Everything to Know About Bloodborne Pathogens Training and How to Prevent Exposure Risk

Infectious bacteria that can infect people when found in human blood are known as bloodborne pathogens. The three primary illnesses that bloodborne pathogens may cause are hepatitis B, hepatitis C, and HIV. And we know nobody, including you, wants to develop these diseases. 

The next section will discuss bloodborne infections, their spread, and how to reduce exposure risk. 

Bloodborne Pathogens Transmission

Knowing how these infections spread is crucial for keeping us informed and safe, especially when working with blood or other bodily fluids. There are several ways that a bloodborne pathogen can be transmitted, and these will be revealed in the bloodborne pathogens training. The following are some ways that bloodborne pathogens may be transmitted:

  • Direct contact

Direct contact occurs when infected blood and even bodily fluid from a person gets into the body of another at an appropriate entrance point, for when contaminated blood splashes in a person’s eye.

  • Indirect contact 

Indirect contact occurs when a person’s skin makes contact with an object contaminated with the infected person’s blood or the fluids of a body, just like cleaning up used bandages.

  • Transmission by respiratory droplets

Transmission occurs when persons inhale the droplets from the infected individual’s sneeze or cough. 

  • A vector carries transmission

When a person’s skin is punctured by any infectious agent, just like insect bite, there is a potential to spread bloodborne infections.

Standard Safety Measures

One must take a bloodborne pathogens training course to acquire sufficient knowledge and experience about the system. Remember that every time there is a chance of coming into contact with blood or any other bodily fluids, bloodborne infections, and other illnesses can spread.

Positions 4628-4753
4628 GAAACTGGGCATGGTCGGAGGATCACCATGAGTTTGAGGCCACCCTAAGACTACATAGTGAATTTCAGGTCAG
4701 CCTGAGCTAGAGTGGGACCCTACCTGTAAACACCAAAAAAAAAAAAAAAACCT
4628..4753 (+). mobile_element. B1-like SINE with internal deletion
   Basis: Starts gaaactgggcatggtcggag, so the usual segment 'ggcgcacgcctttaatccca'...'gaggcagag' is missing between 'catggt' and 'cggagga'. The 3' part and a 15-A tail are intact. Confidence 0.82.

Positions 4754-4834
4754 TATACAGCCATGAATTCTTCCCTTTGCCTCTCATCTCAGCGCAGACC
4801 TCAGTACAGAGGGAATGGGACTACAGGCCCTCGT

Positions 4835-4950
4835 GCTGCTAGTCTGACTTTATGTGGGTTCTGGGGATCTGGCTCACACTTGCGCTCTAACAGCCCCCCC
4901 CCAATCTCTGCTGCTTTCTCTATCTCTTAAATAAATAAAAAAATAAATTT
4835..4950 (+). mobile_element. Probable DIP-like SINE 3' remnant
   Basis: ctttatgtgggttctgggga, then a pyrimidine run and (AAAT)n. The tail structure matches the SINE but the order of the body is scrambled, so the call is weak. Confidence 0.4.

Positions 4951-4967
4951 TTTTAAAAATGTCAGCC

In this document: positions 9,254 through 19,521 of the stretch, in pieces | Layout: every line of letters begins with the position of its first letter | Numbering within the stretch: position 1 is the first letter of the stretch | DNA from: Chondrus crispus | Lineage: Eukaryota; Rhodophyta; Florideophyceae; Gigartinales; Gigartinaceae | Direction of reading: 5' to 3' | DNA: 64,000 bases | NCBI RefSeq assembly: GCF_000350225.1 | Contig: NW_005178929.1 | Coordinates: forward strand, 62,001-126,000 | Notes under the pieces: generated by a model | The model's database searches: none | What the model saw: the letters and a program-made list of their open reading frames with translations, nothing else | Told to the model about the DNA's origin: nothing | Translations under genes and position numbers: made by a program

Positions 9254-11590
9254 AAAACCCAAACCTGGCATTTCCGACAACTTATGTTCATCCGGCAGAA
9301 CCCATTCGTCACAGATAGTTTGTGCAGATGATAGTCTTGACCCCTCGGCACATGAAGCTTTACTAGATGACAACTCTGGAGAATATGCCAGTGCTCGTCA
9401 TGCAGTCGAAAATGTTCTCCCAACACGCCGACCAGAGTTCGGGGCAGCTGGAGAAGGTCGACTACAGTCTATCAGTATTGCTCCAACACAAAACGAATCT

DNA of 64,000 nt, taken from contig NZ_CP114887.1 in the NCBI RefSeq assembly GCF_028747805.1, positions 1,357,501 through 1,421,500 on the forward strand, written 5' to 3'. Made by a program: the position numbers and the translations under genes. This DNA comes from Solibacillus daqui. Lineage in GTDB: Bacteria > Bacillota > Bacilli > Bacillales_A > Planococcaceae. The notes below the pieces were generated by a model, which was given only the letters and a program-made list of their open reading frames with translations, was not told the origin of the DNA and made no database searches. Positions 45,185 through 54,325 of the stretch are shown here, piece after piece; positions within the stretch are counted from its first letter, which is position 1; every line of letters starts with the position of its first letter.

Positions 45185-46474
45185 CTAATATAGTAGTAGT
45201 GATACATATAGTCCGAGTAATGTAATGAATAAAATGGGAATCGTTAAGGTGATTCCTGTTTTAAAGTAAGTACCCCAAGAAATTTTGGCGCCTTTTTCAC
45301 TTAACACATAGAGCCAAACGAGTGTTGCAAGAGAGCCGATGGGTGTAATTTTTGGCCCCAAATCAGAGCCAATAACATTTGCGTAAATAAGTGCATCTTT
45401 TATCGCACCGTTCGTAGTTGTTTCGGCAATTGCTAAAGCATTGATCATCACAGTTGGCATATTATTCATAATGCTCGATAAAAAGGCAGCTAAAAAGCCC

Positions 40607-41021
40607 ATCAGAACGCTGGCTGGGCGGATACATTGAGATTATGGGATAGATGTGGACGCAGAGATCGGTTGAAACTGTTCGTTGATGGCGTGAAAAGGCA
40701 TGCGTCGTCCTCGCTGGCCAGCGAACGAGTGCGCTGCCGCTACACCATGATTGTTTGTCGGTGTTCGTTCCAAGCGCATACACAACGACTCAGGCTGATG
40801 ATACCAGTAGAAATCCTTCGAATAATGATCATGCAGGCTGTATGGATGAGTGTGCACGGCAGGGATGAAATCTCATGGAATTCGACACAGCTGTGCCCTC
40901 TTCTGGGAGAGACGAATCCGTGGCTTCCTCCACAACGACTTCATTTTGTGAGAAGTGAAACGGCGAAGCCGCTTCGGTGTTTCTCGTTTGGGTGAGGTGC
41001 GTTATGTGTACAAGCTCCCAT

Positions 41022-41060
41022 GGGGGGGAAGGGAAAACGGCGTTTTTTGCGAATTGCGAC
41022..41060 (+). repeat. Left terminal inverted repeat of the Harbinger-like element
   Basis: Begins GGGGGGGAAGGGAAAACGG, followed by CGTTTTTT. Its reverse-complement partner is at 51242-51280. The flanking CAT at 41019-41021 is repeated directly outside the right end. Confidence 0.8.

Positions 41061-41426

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All blood and other bodily fluids must be handled with care and are considered potentially contagious due to these measures. Personal protective equipment, practice controls for work, engineering controls, and the right equipment for cleaning and the spill cleanup procedures are all examples of standard precautions. 

Infection Prevention

Follow these tips to prevent infections:

  • Avoid coming into touch with bodily fluids like blood.
  • When performing CPR, wear barriers for breathing, like respiration masks
  • Always wear the disposable gloves when giving care, especially if you can touch blood or bodily fluids. If blood or other bodily fluids spill, and wear protective clothing, like a gown, mask, and sunglasses.
  • Before wearing disposable gloves, cover cuts, scratches, or even sores and get rid of any jewelry, even rings.
  • Before tending to a separate patient, wear new gloves.
  • Dispose of gloves in a suitable container after removing them without touching the contaminated portion of the gloves.